“If I move into coaching when my career is over – I definitely fancy it but touch wood not for a good few years yet – I will have an impression of how much help a good pass gives you. For me versatility can only be a good thing. I’ve looked at how some French players adapt to both positions studying Freddie Michalak, (Jean-Baptiste) Elissalde and Morgan Parra who played stand off and scrum half in a World Cup semi and final this season.”
While Laidlaw has been leaving no stone unturned to perfect his approach he knows some basics never change.
“It will be a new experience partnering Chris Cusiter. But Cus has a great pass on him and I hoping that will allow me to get nice and wide and into open space so as to hopefully stretch the Welsh defence.”
Although starting for the first time in a Scottish jersey Laidlaw is no stranger to Wales.
“I first travelled as a teenager with the Jed Thistle youth team to play New Tredegar ten years ago that was an adventure that sowed the seeds of me wanting to do what I’m doing now.”
Another who has made the journey in earlier days is No. 8 Dave Denton, who recalls: “I’ve played a Cardiff Arms Park for the Scottish under-20s during a trip when we were given a tour of the Millennium Stadium.” Having done the grand tour now what price a lap of honour?
Meanwhile, Denton may have celebrated his 22nd birthday earlier this week but he is registering as a veteran compared with Stuart Hogg, a newcomer to the Scotland bench.
By making a debut, Hogg, who can cover full back or centre, would join a distinguished group including Jim Renwick and Gregor Townsend who have debuted for Scotland as teenagers.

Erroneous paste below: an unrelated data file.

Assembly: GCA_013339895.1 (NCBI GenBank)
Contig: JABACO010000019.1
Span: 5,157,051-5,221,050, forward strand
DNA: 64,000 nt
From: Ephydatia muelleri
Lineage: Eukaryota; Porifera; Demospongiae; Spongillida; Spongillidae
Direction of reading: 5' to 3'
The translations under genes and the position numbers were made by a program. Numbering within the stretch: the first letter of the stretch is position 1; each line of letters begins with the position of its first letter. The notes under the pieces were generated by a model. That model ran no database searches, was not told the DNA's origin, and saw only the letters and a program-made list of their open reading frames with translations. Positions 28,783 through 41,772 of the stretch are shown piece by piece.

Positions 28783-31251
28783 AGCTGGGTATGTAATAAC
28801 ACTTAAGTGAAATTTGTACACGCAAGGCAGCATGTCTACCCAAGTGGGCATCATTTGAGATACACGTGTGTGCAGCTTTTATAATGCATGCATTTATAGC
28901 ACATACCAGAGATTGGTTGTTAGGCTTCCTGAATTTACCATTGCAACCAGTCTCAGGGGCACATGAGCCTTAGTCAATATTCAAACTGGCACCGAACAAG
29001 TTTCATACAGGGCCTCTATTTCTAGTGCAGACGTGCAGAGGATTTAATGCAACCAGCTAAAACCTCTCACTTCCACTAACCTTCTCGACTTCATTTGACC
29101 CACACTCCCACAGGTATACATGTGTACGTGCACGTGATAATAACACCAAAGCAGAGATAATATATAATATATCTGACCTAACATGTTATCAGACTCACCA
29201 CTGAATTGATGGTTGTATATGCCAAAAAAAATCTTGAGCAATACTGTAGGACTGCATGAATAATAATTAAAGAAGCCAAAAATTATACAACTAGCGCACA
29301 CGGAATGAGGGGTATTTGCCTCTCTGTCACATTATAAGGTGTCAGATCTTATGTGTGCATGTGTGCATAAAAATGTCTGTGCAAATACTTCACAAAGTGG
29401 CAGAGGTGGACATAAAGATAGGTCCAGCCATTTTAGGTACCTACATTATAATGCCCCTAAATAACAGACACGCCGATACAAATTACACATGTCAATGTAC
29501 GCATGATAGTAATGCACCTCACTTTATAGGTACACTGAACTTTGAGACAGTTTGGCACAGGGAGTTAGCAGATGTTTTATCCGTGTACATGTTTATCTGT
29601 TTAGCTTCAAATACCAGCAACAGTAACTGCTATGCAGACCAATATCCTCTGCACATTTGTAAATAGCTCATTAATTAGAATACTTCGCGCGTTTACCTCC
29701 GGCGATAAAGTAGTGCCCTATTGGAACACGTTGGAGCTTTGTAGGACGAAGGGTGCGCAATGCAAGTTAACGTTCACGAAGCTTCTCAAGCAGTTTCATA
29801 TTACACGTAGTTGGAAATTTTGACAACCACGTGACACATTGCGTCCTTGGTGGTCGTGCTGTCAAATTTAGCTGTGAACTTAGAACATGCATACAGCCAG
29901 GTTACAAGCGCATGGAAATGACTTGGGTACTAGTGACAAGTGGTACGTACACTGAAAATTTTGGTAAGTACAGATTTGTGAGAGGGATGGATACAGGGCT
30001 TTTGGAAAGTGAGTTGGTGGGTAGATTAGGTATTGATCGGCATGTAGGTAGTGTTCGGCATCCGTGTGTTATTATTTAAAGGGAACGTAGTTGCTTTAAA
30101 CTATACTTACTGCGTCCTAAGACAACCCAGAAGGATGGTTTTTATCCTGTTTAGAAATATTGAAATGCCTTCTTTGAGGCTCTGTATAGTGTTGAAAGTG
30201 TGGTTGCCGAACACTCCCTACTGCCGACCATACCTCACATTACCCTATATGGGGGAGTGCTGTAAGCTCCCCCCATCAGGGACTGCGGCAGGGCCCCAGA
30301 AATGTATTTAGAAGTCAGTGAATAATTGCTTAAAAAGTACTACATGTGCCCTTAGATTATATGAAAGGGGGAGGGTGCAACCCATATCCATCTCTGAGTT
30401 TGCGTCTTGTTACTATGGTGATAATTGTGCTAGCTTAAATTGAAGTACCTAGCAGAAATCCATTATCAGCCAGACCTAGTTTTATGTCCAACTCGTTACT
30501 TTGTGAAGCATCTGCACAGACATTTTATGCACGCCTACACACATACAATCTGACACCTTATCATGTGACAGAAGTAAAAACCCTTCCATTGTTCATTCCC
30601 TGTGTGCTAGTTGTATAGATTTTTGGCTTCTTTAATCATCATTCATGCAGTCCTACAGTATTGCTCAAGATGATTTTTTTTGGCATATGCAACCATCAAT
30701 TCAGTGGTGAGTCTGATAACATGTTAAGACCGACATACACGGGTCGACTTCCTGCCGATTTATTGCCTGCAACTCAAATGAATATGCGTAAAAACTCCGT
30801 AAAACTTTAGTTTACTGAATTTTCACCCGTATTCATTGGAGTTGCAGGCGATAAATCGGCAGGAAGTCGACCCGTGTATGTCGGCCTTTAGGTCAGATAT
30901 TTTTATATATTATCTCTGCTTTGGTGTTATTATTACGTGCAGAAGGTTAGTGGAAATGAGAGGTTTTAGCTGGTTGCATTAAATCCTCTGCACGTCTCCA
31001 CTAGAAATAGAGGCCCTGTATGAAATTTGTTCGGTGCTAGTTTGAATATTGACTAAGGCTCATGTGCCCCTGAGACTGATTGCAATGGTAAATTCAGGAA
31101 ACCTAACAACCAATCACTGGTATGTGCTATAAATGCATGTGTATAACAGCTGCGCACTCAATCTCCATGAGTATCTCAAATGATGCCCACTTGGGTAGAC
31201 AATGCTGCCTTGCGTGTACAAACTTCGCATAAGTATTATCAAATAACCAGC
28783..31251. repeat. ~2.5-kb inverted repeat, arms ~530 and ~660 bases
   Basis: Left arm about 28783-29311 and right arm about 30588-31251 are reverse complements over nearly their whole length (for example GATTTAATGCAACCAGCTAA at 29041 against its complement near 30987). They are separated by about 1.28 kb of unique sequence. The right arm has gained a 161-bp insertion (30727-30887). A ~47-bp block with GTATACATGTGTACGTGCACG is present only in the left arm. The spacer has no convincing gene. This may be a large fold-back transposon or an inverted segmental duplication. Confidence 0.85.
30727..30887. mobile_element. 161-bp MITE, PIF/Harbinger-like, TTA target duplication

In fact, both Renwick and Townsend were within days of their 20th birthday when capped for the first time but Hogg will not leave his teens behind until June.
“The first time I dreamt of playing for Scotland was when I was about five or six and managed to get into the Hawick team dressing-room because my dad was helping with the coaching. It was always great to walk into the clubrooms, too, and see the pictures of some great players who had been capped. If I do get capped I will owe a lot to Jim Renwick who has been my official mentor and is a fantastic man to be around with great knowledge to pass on. Jim takes helping me really seriously and when I was playing for Hawick before joining Glasgow he would make phone calls and jot down notes aiming at helping me improve.”
Appropriately, Renwick will be on a nostalgic trip to Cardiff this weekend in the company of close friend Ian Barnes. For Barnes, who after finishing playing with Hawick has coached, amongst others, Edinburgh Accies, Heriot’s and Stewart’s-Melville, the fixture marks the 40th anniversary of his first cap while Renwick was a member of the Scottish side which created one of the biggest upsets ever when a Wales team including Gareth Davies, Eddie Butler and Roy Gravell were beaten 34-18 30 years ago in Cardiff – there were five Scottish try-scorers that day, including Renwick.
How Hogg would no doubt love to be on the pitch at full time perhaps celebrating the score that ended a four-match Scottish try drought.